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Do you ever sometimes wish you could see the future to know whether or not your marketing efforts are going to work? Well, guess what? You can! You don’t even need to be bitten by a radioactive marketer to do it! To achieve this you need to collect and analyze data through an A/B test.
Image via Flickr by ota_photos
Even though the name sounds scary and complicated, A/B testing is not as complex as it may seem. To put it simply, A/B testing is when you show small portions of your target audience slightly different versions of your marketing materials so that you can compare their effectiveness and choose the best version. For instance, you might come up with two different subject lines for an email, then send version A to half of your subscribers and version B to the other half to see which results in more views.
A/B testing allows you to test changes that may increase the effectiveness of a piece before you put every last dime that you have into the project. It helps you refine your marketing materials and maximize their impact, which in turn boosts your bottom line.
Technically, you can do an A/B test for anything you want, but the more risk involved, the more you will gain from taking the time to run the test. You can run an A/B test for an expensive ad. Or you might want to perfect your marketing materials for an upcoming event or holiday. You can run this kind of testing on everything from button colors to headlines to full layouts.
It is important that you only pick one tweak to make per test so that you know exactly what variable is causing the difference in your metrics. You can test more than one variable over the course of your A/B testing, but you will have to do them in separate tests. Again, the variable can be something like a headline, a call to action, or maybe even the use of a specific photo or color.
The next step is to decide your goal. Are you trying increase revenue? Maybe you just want to drive traffic to your site, or you could want people to perform a certain action on your site. Regardless, you will want to keep your goal in mind and ensure that you are monitoring the appropriate metrics. In this stage, you can also form a hypothesis regarding what you think or hope will happen if you make certain changes.
Now it’s time to actually make the change you want to test. Make sure that you don’t make any changes besides the one you are testing. You don’t want any other factors to distort the results of your test.
Test materials, check. Hypothesis, check. Now it’s time to determine your sample groups. A lot of this will stem from what you know about your target audience. Factors such as demographics, medium, and channel will come into play when selecting your sample group. If you are testing an online ad, then this process will be made simple for you, but if you are trying to test a printed material or an email, then this may be more complicated.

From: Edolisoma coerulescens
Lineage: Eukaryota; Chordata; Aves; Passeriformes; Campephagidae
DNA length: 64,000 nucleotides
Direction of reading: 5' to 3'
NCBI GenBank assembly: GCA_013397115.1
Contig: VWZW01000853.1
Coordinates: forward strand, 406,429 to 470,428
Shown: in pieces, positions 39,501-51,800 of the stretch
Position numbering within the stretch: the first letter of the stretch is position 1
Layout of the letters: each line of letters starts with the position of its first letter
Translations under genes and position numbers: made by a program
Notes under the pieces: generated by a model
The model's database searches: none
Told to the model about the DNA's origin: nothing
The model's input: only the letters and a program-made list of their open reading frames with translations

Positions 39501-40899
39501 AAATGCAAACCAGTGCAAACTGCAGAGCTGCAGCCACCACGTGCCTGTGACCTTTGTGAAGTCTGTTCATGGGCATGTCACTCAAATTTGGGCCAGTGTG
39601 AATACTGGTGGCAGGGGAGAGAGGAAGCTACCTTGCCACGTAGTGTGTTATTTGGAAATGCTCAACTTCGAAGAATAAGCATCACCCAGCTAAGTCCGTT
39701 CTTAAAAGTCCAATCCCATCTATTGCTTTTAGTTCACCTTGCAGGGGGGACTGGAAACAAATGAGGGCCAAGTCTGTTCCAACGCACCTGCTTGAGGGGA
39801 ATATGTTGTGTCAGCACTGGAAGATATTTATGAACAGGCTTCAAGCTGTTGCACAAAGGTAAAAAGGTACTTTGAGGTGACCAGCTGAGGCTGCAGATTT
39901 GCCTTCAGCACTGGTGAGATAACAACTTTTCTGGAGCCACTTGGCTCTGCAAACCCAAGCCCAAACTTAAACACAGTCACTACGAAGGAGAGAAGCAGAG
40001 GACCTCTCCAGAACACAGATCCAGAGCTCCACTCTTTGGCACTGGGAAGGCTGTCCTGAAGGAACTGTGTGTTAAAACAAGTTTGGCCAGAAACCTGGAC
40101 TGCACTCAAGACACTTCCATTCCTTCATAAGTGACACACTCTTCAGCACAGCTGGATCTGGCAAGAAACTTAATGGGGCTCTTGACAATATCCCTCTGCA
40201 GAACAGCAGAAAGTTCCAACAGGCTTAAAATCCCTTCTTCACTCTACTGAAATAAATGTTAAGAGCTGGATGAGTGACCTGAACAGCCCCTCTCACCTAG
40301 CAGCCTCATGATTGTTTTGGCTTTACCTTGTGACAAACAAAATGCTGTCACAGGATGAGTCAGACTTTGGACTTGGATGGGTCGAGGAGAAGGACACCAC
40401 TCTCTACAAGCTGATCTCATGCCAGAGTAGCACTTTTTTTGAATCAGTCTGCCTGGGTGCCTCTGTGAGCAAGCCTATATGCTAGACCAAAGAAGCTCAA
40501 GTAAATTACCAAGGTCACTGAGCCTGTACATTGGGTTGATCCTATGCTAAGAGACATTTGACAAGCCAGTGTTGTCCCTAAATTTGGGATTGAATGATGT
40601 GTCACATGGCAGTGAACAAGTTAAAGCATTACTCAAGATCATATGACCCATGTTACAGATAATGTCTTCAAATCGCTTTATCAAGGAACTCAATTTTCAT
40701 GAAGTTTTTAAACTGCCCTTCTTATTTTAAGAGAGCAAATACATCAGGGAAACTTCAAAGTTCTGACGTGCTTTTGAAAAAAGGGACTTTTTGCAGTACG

In theory, you would want to collect enough data for your test to be “statistically significant” (which means the findings are reliable), but things don’t always run that smoothly. Regardless, we’re left with the question of exactly how many people that is. Luckily, the internet is full of free resources, including one that will figure that out your ideal test size.
For example, if you are a small company wanting to A/B test an email, you may only have 200 people on your mailing list. In order to be statistically significant, you would need to send it out to over half your mailing list. That defeats the purpose of doing the test. In this case, doing a percentage of your audience is the best course of action.
You know what you’re testing. You know who you’re testing. Now how long are you going to run the test? All of the factors we’ve mentioned before will influence this decision. If you are testing a large group of your target audience, it will take longer than a smaller group. Some channels have longer delivery times, and some actions take longer to complete than others. These are all things you will want to take into account when deciding a runtime for your test. Keep in mind the amount of time needed to complete what you’re testing for.
When you’re ready to run the test, make sure that you are running both the control version and the tweaked version at the same time. If you don’t, factors such as time may skew your results. A number of different services can be used to make this easier, or you can do it yourself.
Once the appropriate amount of time has passed since your target audience was exposed to your test materials, it’s time to see how version A and B did. Look at the key metric that you chose in step two and compare the results. Don’t look solely at that metric, though; see if there are other insights you can glean, even if the test didn’t go quite as you had planned.
By following eight simple steps, you can gather information that will enable you to predict the success of current and future campaigns — no superpowers necessary! And if you need a little assistance, you can always turn to Copypress for the high-quality content your business needs.